The Quadrangle

The Student Newspaper of Manhattan College | Since 1924

Men’s Soccer Attacking the Fall Season Head On

By, Caroline McCarthy & Jocelyn Visnov, Asst. Features Editor & Asst. Production Editor

After playing an irregular 2020-2021 season, the Manhattan College Men’s Soccer team has utilized an unusual preseason to rebuild the program for the fall 2021 season.

The Metro Atlantic Athletic Conference (MAAC) redirected games originally scheduled for fall 2020 to the spring season due to COVID-19 concerns. By doing so, the league essentially created two consecutive seasons for the conference, leaving teams with little time to prepare.

Manhattan played just six games in the delayed 2020-2021 season, finishing with two wins and four losses. The whole season was played within a month.

To boot, Manhattan lost key players to graduation and transfers but gained 10 new freshmen to give them 32 players this fall. Returning Manhattan players faced the obstacle of playing with three entirely different teams in a six-month period — the 2020 team, summer league and the now assembled 2021 roster.

“It’s really different just because we’ve got almost double the amount of players now,” senior captain Brandon Joseph-Buadi said. “So we are sort of starting again and rebuilding our team.”

Traditional summer practices were replaced by individual training and playing in local leagues. For international students, this meant playing overseas or spending their summer in the United States.

“We had a couple of boys throughout the team go back home to where they’re from and they play a season there just to stay fit,” Joseph-Buadi said. “But I think we’d say the summer and spring seasons were more like fitness and making sure you don’t lose anything.”

Another international player, defender Liam Moore, opted to stay in the United States rather than return to his home in New Zealand. Moore, along with teammates Danny DiMarco and Ronaldo DaSilva played in the USL Two League, a semi-professional league formerly known as the Premiere Development League.

“It was a really good environment,” Moore said. “It was a high-intensity training environment and was really professional.”

“It’s really different just because we’ve got almost double the amount of players now,” Joseph-Buadi said. “So we are sort of starting again and rebuilding our team.”

The team does not feel the roster turnover will affect the dynamic of the team playing to- gether, and has instead decided to look at it as an opportunity to expand the program and rebuild.

“This is a complete fresh start for us,” said Moore. “We’re playing a new formation compared to the spring and have a lot of new players coming in so it was really just like a rebirth of the Manhattan College soccer program.”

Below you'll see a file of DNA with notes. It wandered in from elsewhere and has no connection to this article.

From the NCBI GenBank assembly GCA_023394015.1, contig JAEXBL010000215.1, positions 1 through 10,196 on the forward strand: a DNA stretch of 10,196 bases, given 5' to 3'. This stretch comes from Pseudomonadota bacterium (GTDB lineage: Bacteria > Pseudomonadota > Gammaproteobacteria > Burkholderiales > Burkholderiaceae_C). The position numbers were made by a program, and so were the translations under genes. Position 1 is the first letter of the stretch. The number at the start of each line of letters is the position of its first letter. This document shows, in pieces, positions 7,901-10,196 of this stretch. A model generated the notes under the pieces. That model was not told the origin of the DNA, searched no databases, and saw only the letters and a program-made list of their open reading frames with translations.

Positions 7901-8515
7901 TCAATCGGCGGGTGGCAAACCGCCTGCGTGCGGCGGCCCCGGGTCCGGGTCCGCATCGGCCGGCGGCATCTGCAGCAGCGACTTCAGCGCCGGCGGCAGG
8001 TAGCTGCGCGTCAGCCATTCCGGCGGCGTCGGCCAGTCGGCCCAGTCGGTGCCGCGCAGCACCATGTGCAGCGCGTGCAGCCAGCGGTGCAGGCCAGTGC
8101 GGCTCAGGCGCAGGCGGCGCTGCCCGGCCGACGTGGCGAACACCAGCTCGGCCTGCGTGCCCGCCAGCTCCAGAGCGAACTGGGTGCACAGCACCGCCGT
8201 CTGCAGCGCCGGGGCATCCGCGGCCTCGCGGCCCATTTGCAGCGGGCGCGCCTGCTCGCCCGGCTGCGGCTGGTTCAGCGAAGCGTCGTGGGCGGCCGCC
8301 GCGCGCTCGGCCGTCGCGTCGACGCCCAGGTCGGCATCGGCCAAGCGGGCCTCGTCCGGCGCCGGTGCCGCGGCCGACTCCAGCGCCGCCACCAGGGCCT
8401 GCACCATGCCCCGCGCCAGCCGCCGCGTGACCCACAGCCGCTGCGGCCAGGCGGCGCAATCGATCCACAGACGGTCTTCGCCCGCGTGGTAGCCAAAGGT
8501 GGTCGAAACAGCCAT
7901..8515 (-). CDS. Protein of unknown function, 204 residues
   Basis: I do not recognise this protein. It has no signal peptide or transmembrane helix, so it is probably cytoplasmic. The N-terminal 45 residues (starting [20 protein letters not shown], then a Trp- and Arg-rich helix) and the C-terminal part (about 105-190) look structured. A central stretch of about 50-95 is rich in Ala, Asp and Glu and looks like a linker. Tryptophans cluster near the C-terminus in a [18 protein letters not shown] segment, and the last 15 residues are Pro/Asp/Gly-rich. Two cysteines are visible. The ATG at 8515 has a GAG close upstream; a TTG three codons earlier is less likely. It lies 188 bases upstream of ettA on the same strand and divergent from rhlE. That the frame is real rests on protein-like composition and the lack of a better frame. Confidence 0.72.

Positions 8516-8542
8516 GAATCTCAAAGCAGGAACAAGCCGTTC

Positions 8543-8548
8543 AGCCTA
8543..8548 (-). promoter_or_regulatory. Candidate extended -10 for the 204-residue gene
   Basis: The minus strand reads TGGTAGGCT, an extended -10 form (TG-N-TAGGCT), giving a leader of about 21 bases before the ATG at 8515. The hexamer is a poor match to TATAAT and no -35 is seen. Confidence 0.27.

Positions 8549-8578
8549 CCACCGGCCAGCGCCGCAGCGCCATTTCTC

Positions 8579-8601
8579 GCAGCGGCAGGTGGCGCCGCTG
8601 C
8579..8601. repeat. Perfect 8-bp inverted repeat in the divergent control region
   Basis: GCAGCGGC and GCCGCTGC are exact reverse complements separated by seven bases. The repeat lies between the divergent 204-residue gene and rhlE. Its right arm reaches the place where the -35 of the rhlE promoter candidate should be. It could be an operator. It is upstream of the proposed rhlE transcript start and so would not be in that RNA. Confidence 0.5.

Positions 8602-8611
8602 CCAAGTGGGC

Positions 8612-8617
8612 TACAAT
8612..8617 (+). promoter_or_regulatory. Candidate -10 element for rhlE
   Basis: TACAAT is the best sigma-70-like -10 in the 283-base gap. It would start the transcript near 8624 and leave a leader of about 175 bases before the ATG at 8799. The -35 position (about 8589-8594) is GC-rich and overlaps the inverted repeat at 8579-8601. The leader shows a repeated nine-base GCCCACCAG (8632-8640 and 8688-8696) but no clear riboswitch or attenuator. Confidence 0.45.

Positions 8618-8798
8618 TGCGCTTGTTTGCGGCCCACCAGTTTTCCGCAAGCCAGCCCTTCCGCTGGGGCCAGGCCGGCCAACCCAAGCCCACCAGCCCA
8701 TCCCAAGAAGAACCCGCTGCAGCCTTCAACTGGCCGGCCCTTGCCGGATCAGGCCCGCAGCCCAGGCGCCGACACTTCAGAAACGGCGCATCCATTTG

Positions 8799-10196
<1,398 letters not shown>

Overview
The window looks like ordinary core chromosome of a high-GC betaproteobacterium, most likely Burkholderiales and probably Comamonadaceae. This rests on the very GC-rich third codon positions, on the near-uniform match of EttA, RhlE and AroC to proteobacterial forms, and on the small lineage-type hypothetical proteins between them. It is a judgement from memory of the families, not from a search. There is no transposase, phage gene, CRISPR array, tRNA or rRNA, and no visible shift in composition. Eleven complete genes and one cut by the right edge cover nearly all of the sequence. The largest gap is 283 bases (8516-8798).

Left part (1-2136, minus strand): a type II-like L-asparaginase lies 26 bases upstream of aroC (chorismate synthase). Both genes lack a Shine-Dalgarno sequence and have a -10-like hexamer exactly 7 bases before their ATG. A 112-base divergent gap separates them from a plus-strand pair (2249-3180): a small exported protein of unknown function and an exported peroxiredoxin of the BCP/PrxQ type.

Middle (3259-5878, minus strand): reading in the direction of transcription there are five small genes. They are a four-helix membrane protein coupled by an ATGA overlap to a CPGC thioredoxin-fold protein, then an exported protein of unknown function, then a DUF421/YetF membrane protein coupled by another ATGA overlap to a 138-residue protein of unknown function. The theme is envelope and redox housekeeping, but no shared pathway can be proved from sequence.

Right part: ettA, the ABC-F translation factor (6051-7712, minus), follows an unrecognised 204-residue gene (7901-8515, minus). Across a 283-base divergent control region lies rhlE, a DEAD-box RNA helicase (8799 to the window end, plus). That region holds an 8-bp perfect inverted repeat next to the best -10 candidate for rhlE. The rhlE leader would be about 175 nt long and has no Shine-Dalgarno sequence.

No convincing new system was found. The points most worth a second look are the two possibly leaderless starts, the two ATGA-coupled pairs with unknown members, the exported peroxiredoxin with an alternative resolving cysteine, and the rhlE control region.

New talent from the freshman class will be a huge addition to that fresh start. Freshman defender Harry Bark came to the Bronx all the way from New Zealand.

“There’s only a dream to move to New York City.” Bark said. “I just couldn’t really turn down an opportunity to come to school in New York.”

Bark and freshman forward Yasin Choukri are players to watch this season, according to teammates.

“Yasin, he’s finishing in practice, he’s really good. He always finishes and it shows he’s like a good goal scorer,” said Joseph-Buadi. “Harry is like a machine on the left-hand side…he can play 90 minutes, you know, he’s fit and reliable.”

Bark made his Division One debut by scoring the second goal of the season in Manhattan’s game against Holy Cross on September 1. Bark utilized the speed and reliability Joseph-Buadi spoke of to run up the left side to the opposing half and score as a defender.

“It was a great feeling,” Bark said. “Obviously as an exposure to [Division One] soccer this is a really big thing for me — to be able to help the team out and score my first goal.”

The team, though only having practiced together for less than a month before their season opener to Lehigh University on August 27, used their summer to bond and create camaraderie and trust between one another – something they say is what really makes them click.

“Throughout the summer we’ve had Google Meets with the team so we’ve been doing our team building activities,” Joseph-Buadi said.

These Google Meets really made a difference to the incoming players. For players like Choukri, the program formed friendships that he never expected.

“In terms of the team and being new, I honestly felt really welcomed,” Choukri said. “I came here obviously to play soccer but I’ve made some amazing friendships already.”

Following last Friday’s 2-2 tie at Columbia, the Jaspers will look to improve on their ledger of one win, two losses and a tie to open the season . Still, the players are hopeful that as their team chemistry continues to grow, their number of wins will too.

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